For the first time, Spanish researchers have found antimicrobial resistant genes in Salmonella isolated from raw mussels.

Writing in the journal Eurosurveillance, they said the findings are of concern as such analysis is not performed and Galicia, north-west Spain is the third largest producer of mussel aquaculture worldwide and one of the main suppliers of the product to the European market.

The mcr-1 gene in a strain of Salmonella Rissen sequence type (ST) 469 had not been isolated previously in environmental Salmonella from mussels in Spain.

The emergence of plasmid-mediated colistin resistance due to the mcr-1 gene was initially described in Enterobacteriaceae isolates in China and has been documented in Europe in human clinical cases, food products and food-animal production settings.

One driver for the global spread is trade in food animals and meat, although direct global movement by colonized or infected humans is also likely to have a role in distribution, according to researchers.

Emergence of transferable colistin resistance by mcr-1 undermines its revival as the “antibiotic of last resort” for carbapenem-resistant bacterial infections.

Nineteen different Salmonella strains were isolated from 5,907 randomly selected mussel samples during a monitoring program for the pathogen in shellfish in Galicia from 2012 to 2016. Scientists collected samples from 15 production areas and four processing facilities in Galicia.

They collected 5,560 raw mussel samples from one raft in each production area and 347 cooked mussel samples came from processing facilities.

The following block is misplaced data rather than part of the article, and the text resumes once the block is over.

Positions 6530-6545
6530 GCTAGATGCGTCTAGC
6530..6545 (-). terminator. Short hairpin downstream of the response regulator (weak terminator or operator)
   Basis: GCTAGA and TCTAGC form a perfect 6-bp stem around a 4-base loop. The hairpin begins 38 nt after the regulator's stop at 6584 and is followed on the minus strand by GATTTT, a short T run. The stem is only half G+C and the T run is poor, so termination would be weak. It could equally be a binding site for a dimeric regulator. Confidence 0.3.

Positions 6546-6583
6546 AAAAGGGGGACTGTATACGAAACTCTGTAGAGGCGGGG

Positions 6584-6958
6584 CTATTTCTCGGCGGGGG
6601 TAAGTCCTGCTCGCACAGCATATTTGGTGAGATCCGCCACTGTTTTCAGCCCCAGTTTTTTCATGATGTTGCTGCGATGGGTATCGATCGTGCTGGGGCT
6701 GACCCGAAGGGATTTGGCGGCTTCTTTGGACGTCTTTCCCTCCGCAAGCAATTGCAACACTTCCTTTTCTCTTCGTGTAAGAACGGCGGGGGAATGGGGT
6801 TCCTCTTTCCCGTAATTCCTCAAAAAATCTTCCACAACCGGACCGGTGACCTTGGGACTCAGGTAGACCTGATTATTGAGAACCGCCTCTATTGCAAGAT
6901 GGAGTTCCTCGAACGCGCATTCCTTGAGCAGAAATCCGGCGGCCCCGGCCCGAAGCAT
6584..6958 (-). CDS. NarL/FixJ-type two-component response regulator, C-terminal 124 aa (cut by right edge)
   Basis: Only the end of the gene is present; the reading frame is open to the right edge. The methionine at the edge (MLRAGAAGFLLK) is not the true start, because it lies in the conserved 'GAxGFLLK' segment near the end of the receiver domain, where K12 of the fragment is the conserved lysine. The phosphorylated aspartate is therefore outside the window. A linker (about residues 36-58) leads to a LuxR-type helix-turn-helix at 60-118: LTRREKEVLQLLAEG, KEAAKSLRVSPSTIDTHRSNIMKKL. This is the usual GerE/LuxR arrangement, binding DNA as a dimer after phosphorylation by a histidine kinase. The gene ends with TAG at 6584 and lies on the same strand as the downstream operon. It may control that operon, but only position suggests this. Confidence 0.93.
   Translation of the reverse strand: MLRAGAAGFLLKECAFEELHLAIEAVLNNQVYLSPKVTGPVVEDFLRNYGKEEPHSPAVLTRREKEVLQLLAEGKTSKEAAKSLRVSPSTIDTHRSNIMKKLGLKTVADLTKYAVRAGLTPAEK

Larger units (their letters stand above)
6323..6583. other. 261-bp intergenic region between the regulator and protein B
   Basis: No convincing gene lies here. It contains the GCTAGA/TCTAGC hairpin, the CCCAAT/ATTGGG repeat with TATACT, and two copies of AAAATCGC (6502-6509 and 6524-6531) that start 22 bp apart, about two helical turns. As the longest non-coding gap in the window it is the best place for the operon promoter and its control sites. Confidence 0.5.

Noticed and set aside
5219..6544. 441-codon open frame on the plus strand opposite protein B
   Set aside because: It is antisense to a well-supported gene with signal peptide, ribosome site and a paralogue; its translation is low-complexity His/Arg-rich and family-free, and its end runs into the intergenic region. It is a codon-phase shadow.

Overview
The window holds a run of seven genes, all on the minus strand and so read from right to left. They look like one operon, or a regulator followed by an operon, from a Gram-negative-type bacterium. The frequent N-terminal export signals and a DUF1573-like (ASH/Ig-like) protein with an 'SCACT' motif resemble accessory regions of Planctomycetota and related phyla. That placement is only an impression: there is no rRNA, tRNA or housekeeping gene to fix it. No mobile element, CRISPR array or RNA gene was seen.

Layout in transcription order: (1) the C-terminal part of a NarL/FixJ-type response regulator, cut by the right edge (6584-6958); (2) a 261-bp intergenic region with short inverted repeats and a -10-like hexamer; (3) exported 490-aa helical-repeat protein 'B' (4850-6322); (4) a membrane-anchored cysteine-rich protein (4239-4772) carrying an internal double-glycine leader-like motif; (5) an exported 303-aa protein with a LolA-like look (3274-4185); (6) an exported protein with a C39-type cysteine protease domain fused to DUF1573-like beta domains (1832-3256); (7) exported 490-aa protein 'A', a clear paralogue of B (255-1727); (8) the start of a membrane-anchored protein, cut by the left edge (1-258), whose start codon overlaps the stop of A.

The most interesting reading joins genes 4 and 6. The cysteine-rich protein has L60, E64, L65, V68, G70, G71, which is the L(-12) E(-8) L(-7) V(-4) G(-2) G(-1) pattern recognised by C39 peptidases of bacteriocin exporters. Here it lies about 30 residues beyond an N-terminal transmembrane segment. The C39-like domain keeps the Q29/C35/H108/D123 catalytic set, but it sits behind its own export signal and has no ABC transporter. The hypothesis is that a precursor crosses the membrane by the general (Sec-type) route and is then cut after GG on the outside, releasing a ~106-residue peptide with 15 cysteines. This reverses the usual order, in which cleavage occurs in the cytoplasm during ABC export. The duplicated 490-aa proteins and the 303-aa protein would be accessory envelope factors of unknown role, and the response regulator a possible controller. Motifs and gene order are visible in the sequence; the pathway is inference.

Researchers placed the raw and cooked mussel samples in sterile bags with frozen gel-packs and transported to the ASMECRUZ Laboratory in Pontevedra, Spain in 4 degrees Celsius refrigerated trucks. All samples were analyzed within 12 hours of arrival at the lab.

Of the 19 Salmonella strains analyzed, four were isolated from cooked mussels. Antimicrobial susceptibility-resistance testing was positive for resistance to at least four of the antibiotics tested. Two strains were resistant to eight and nine antimicrobials, respectively.

Antimicrobial susceptibility testing involved ampicillin, gentamicin, tobramycin, trimethoprim-sulfamethoxazole, cefoxitin, cefuroxime, and cephalothin.

Salmonella strains isolated during a previous study of mollusks from the same marine environment belonged to different serotypes and antimicrobial resistant (AMR) profiles.

Marine environments may represent a source of AMR genes as they are subjected to contamination with terrestrial effluents such as agricultural waste, discharges from human sites, hospitals and industry and sewage treatment plants. Tourism is also a source, especially in summer months when the population increases in coastal areas.

Researchers said results highlight the need for continuing surveillance of mussels.

“There is a need for public health authorities and mussel producers to ensure correct management, an efficient purification process and extensive sanitary control in ready-to-eat mollusks,” the scientists reported. “Implementation of routine pathogens investigations and screening of the presence of resistance genes could contribute to a better understanding of the role of the marine environment and seafood in the transmission of AMR among human pathogens and resident bacteria.”

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